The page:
Southern Wind Shipyard has always considered itself an environmentally conscientious business. This concern for preserving nature is personified by the product that is produced by the yard, first class sailing yachts that are intended to sail to the remotest corners of the world.
The construction and design of Southern Wind yachts enables for sailing in the lightest of breezes allowing our yachts and their owners to view some of nature’s most beautiful offerings, without causing any harm to the ecosystems the yachts venture through.
Southern Wind’s commitment to sustainability pushed the company to further understanding the carbon footprint of their yachts build process and operation.
To do so, Southern Wind enlisted the aid of The Green House, a Cape Town based environmental consultancy agency. Following discussion with The Green House’s team the decision to conduct a Life Cycle Analysis (LCA) was taken. Performing a Life Cycle Analysis is a monumentally useful practice for Southern Wind as it allows us to measure the environmental impact that the production and operation of our yachts has.
This impact is quantified by analysing and measuring what raw materials are being used to construct different components that are installed on the yachts, as well as investigating the raw materials used in construction of the yacht itself. The information provided by an LCA is of even greater value, due to its inclusion of where goods are sourced from and the means of transportation used to acquire said components.
The task of carrying out an LCA at Southern Wind was not futile due to the inherent complexity and detailed nature of this assessment. The following approach was taken to maximise the accuracy and utility of the data received at the end.
First a sample yacht was taken to measure the environmental impact of construction, the yacht chosen was SW105#04. Having chosen the benchmark yacht that would be studied, the process of collecting data for the LCA began.
The path taken was the following: a spreadsheet was created with the entirety of the custom-components onboard SW105#04, then a comprehensive list of over 60 different materials was included to ensure that the material breakdown of each component was as precise as possible.
A further step was taken to maximise the utility of the LCA conducted, this being the use of a weight study conducted for SW105#04 to precisely gauge the wastage factors of all the different custom components involved. The work carried out so far shows that the wastage of custom components is minimal, with only certain components such as engine room insulation and electrical cabling demonstrating notable levels of wastage.
This work was primarily carried out during the summer of 2021, it was later sent to The Green House team who reviewed the work conducted. The data collected was later amended, with the number of different materials included in the original spreadsheet being grouped into less precise categories, due to the exhaustive depth gone into originally.
To maximise the speed of data collection for the LCA, the Southern Wind team chose to collect data for the operational impact of their vessels while the material breakdown of the customs components was being carried out. In order to understand the environmental impact of operating a Southern Wind yacht a survey was created and sent out to captains of seven different Southern Wind yachts (SW96, SW100, SW102, SW105) and to Clara, at the SWS yard. The survey was created to measure three different metrics: generator hours, engine hours and shore power usage.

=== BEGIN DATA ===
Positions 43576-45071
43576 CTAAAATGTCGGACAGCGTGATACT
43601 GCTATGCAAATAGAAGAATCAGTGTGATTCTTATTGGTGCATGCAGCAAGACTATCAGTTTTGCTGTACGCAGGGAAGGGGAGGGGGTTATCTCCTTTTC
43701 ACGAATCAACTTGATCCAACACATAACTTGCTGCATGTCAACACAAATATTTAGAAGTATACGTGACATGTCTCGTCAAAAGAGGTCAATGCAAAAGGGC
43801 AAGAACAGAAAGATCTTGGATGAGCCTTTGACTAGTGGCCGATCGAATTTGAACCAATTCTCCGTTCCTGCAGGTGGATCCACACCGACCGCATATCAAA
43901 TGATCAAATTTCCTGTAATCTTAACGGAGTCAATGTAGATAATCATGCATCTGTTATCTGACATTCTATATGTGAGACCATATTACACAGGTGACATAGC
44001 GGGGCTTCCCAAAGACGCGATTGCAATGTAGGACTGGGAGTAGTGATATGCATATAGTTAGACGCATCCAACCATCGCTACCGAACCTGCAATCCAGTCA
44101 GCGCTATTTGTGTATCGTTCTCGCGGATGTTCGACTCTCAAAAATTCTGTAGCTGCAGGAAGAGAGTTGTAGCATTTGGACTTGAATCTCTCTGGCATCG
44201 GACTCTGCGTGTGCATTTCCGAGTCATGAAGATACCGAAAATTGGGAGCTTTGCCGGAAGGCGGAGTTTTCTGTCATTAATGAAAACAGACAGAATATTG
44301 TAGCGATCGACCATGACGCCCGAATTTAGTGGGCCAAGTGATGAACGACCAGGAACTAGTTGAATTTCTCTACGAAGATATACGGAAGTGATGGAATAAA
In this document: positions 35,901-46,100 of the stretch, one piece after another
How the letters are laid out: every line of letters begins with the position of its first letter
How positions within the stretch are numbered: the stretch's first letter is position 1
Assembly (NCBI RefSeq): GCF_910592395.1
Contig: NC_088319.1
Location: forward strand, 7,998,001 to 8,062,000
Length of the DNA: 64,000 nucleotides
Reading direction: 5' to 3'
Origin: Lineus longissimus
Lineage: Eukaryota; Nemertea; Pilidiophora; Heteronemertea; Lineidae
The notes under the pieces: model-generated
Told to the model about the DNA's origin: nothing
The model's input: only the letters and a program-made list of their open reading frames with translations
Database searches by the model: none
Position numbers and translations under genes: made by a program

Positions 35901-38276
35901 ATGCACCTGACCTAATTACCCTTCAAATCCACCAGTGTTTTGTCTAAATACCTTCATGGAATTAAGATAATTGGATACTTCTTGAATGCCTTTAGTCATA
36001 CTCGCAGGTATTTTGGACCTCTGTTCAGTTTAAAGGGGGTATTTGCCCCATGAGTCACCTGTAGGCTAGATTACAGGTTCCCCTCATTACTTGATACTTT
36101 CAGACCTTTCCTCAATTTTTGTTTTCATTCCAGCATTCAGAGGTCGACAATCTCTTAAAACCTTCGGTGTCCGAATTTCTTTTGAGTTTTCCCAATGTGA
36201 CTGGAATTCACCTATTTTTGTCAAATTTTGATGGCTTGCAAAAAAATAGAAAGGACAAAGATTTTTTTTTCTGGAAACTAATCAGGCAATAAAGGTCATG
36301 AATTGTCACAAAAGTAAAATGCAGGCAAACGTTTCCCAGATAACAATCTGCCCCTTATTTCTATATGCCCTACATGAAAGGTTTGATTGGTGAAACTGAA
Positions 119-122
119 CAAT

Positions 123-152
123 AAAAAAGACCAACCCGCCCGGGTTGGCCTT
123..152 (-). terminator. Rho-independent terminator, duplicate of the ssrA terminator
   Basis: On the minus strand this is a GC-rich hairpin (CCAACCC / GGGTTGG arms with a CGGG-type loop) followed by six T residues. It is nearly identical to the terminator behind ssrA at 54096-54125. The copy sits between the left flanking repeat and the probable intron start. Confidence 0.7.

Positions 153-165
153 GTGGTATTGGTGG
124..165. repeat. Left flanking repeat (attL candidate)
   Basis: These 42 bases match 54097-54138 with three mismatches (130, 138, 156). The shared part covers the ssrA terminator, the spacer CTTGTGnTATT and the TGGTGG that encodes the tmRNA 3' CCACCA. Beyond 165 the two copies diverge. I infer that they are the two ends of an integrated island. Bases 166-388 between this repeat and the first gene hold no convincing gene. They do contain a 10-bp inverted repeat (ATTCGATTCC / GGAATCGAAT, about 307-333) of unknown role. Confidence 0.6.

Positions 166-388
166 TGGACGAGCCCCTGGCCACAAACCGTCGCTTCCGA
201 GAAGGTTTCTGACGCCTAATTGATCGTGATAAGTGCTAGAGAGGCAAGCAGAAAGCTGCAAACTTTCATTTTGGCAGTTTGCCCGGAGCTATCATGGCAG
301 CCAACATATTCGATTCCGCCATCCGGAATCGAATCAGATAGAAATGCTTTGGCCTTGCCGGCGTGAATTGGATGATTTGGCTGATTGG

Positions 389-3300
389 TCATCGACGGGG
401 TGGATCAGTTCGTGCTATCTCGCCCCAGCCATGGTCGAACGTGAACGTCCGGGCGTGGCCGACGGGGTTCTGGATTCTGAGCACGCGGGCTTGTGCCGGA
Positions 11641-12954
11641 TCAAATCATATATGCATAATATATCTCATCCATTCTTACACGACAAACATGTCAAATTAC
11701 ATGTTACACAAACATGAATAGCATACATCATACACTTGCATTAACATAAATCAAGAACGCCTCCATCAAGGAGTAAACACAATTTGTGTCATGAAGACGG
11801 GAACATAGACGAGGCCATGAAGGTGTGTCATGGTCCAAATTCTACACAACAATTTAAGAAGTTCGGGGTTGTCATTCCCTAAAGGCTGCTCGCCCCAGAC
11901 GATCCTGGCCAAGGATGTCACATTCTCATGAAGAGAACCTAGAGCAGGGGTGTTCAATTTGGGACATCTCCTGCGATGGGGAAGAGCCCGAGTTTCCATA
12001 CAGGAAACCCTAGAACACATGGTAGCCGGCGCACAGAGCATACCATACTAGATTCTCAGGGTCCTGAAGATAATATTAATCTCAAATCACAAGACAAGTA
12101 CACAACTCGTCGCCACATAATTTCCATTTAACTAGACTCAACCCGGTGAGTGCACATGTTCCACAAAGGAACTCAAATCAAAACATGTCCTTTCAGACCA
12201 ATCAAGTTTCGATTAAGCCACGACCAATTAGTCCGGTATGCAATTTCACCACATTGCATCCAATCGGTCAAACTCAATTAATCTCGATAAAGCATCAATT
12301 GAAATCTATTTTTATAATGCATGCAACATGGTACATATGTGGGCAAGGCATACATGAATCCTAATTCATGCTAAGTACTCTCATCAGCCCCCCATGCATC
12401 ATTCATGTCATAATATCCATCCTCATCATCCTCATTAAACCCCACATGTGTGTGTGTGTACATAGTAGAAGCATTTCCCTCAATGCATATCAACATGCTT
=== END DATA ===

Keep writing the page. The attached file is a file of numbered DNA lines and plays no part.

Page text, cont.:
These different metrics were to be filled in for the most common operations that the vessel undergoes: delivery mode, stand by and guests onboard. Finally, the survey requested the captains to include the number of days that the yacht is not used, as to obtain a more accurate annual calculation of the usage of the three metrics being measured. Once the survey was completed by its recipients, an average of the results was created and sent to The Green House team.
The final step taken in the process of collecting the necessary data to carry out the LCA was finding the material breakdown of the Stock Components on SW105#04. This process was carried out at a later date.
Similarly, to the method of data collection for the Custom Components a spreadsheet was used with a variety of different basic materials.
The data collection process for the LCA is nearing completion. There are still elements of the Stock and Custom component material breakdowns that need to be reviewed prior to the data being processed by The Green House team, as to ensure that the data is of the upmost value.
Following the processing of the raw data provided by Southern Wind, the Green House team will provide us with a detailed report outlining the environmental impact that the production of our vessels has. This report will help identify Southern Wind’s strengths as well as indicate areas in which we can make efficient and rapid improvements.
Finally, it is worth mentioning that the taking on of the LCA project by Southern Wind has only propagated greater sustainability efforts by the company as a whole.
Paul Dumbell has created a sustainability report for Southern Wind Shipyard focusing on the 2021-2022 financial year. The report focuses primarily on the Planet principle of a sustainability report’s three core principles which are People, Profit & Planet.
This focus on the Planet principle has resulted in a report that highlights key areas, such as monthly water and electricity usage, and subsequently calculates water usage per man-hour worked as well as kWh used for the same metric.The report also breaks down the shipyard’s recycling per different material.
The data included in this report serves to help highlight areas for improvement and encourage environmental awareness amongst the entire Southern Wind team.
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